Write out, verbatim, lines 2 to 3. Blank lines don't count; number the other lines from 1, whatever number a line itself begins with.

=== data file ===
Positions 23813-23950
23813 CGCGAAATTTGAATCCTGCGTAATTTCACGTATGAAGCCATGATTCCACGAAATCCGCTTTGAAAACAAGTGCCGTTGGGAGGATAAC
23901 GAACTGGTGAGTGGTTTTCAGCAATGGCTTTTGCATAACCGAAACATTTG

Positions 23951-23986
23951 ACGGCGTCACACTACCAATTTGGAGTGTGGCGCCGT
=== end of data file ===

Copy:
23813 CGCGAAATTTGAATCCTGCGTAATTTCACGTATGAAGCCATGATTCCACGAAATCCGCTTTGAAAACAAGTGCCGTTGGGAGGATAAC
23901 GAACTGGTGAGTGGTTTTCAGCAATGGCTTTTGCATAACCGAAACATTTG